November 06

On Saturday, 6 November 2021 at 19:36:19 UTC, Ola Fosheim Grøstad wrote:

>

On Saturday, 6 November 2021 at 19:13:11 UTC, Paulo Pinto wrote:

>

Go has exceptions, although they don't call them as such (panic/recover).

They discourage using it for regular errors, and Go programmers seem to swallow the very noice error-checking regime. Panic recover is also quite clunky and runtime dependent. Yes, I personally use it as clunky hack to emulate exceptions, but it is much less maintainable.

>

programming, and they are in the process of adding vocabulary types for improved error handling, based on the experience of those libraries.

Are they extending the language?

Have a look here,

https://blog.rust-lang.org/inside-rust/2021/07/01/What-the-error-handling-project-group-is-working-towards.html

November 08

On Friday, 5 November 2021 at 21:22:12 UTC, victoroak wrote:

>

On Friday, 5 November 2021 at 17:02:05 UTC, Atila Neves wrote:

> >
  • @safe void initialization

For what types? It doesn't compile for pointers, for instance, and I don't see why void initialising an int would be unsafe.

>
  • .init

Because?

Well, I can't answer for him but void initialization and .init makes it impossible to have any meaningful constraint on a type. And some types may depend on these constraints to maintain safety.

import std.stdio;

struct LimitedInt(int min, int max)
{
    @disable this();

    this(int number)
    {
        assert(number >= min);
        assert(number <= max);
        _number = number;
    }

    private int _number;
}

void main() @safe
{
    LimitedInt!(1, 1000) x = void;
    auto y = LimitedInt!(1, 1000).init;
    writeln(x);
    writeln(y);
}

It's @safe in this example but there's no way to enforce these constraints when you have those.

Interesting. Adding an invariant causes compilation to fail:

foo.d(27): Error: variable `foo.main.x` `void` initializers for structs with invariants are not allowed in safe functions
November 08

On Saturday, 6 November 2021 at 19:13:11 UTC, Paulo Pinto wrote:

>

On Saturday, 6 November 2021 at 11:45:18 UTC, Ola Fosheim Grøstad wrote:

>

On Monday, 11 October 2021 at 15:59:10 UTC, Atila Neves wrote:

>

I'm brainstorming about what I'll talk about at DConf, and during a conversation with Walter I thought it might be cool to talk about:

  • Worst features implemented in a non-toy language

Worst line of reasoning for not having a feature is Go that refuses to add exceptions because they don't think people will do cleanup correctly, instead you are faced with 150% more error-handling code (or code that ignore errors).

Error handling in Rust also looks pretty atrocious, but I haven't written anything more than toy programs in Rust.

Go has exceptions, although they don't call them as such (panic/recover).

Rust error handling is not easy by default, however there are some helper libraries to make it easier to do rail oriented programming, and they are in the process of adding vocabulary types for improved error handling, based on the experience of those libraries.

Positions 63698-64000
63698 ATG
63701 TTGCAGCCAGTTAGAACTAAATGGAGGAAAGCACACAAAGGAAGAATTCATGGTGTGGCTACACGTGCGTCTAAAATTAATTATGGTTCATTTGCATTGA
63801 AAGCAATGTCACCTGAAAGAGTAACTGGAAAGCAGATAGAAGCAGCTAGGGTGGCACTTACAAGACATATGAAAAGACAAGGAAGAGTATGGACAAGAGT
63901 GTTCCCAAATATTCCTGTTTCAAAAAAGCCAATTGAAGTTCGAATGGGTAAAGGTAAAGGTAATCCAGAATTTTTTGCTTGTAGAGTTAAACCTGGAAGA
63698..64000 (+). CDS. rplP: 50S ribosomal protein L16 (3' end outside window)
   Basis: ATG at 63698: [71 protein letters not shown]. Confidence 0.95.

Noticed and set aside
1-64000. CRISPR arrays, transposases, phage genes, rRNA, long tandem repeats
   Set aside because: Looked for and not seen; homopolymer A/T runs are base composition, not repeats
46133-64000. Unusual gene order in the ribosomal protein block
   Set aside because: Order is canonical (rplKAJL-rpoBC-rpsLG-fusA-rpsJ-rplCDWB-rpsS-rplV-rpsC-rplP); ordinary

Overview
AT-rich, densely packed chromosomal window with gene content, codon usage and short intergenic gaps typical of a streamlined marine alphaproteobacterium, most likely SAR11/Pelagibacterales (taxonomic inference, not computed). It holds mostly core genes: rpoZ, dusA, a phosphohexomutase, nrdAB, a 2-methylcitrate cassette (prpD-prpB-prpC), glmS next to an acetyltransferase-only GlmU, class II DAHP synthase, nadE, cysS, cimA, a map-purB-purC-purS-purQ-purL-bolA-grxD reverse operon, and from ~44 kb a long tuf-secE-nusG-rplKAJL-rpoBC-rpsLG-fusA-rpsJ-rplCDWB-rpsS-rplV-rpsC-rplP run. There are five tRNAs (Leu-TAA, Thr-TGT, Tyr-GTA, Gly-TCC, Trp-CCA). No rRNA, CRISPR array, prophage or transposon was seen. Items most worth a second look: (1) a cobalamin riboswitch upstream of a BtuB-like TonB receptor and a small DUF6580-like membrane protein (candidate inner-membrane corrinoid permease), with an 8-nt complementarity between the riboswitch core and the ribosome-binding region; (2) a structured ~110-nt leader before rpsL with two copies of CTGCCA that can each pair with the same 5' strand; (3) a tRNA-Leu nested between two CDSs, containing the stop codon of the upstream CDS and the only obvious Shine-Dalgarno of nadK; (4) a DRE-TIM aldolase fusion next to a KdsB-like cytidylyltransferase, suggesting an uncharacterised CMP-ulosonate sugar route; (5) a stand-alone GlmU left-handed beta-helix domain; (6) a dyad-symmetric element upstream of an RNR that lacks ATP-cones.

I thought Rust error handling wasn't easy by default until they added the ? operator, at which point it became like exceptions but better.

To me that was always the issue with error handling without exceptions - how to easily just propagate it up (nearly always what one wants to do). I think they nailed it.

November 08

On Monday, 8 November 2021 at 14:08:32 UTC, Atila Neves wrote:

>

I thought Rust error handling wasn't easy by default until they added the ? operator, at which point it became like exceptions but better.

Looks like syntactical sugar to me, but I am no Rust expert. It means you now loose context, and how do you log?

>

To me that was always the issue with error handling without exceptions - how to easily just propagate it up (nearly always what one wants to do). I think they nailed it.

For simple situations maybe, but it looks like a hack, as far as I can tell from the docs.

November 09

On Monday, 8 November 2021 at 14:23:15 UTC, Ola Fosheim Grøstad wrote:

>

On Monday, 8 November 2021 at 14:08:32 UTC, Atila Neves wrote:

>

I thought Rust error handling wasn't easy by default until they added the ? operator, at which point it became like exceptions but better.

Looks like syntactical sugar to me, but I am no Rust expert. It means you now loose context, and how do you log?

It propagates the error to the caller, so you don't lose context, as the error still needs to be handled somewhere, you just don't explicitly have to return the error from your function etc. If you need to log the error at the specific location etc. then you just don't use the ? operator.

If the same mechanic existed in D then it would be something like:

Result!(int,Error) bar();

Result!(int,Error) foo(int x) {
    auto i = bar()?;

    return result(i * x);
}

void main() {
    auto r = foo(10);

    if (r.error) {
        // Error ...
    } else {
        writeln(r.value);
    }
}

Which would translate to:

Result!(int,Error) bar();

Result!(int,Error) foo(int x) {
    auto r = bar();

    if (r.error) return r;

    auto i = r.value;

    return result(i * x);
}

void main() {
    auto r = foo(10);

    if (r.error) {
        // Error ...
    } else {
        writeln(r.value);
    }
}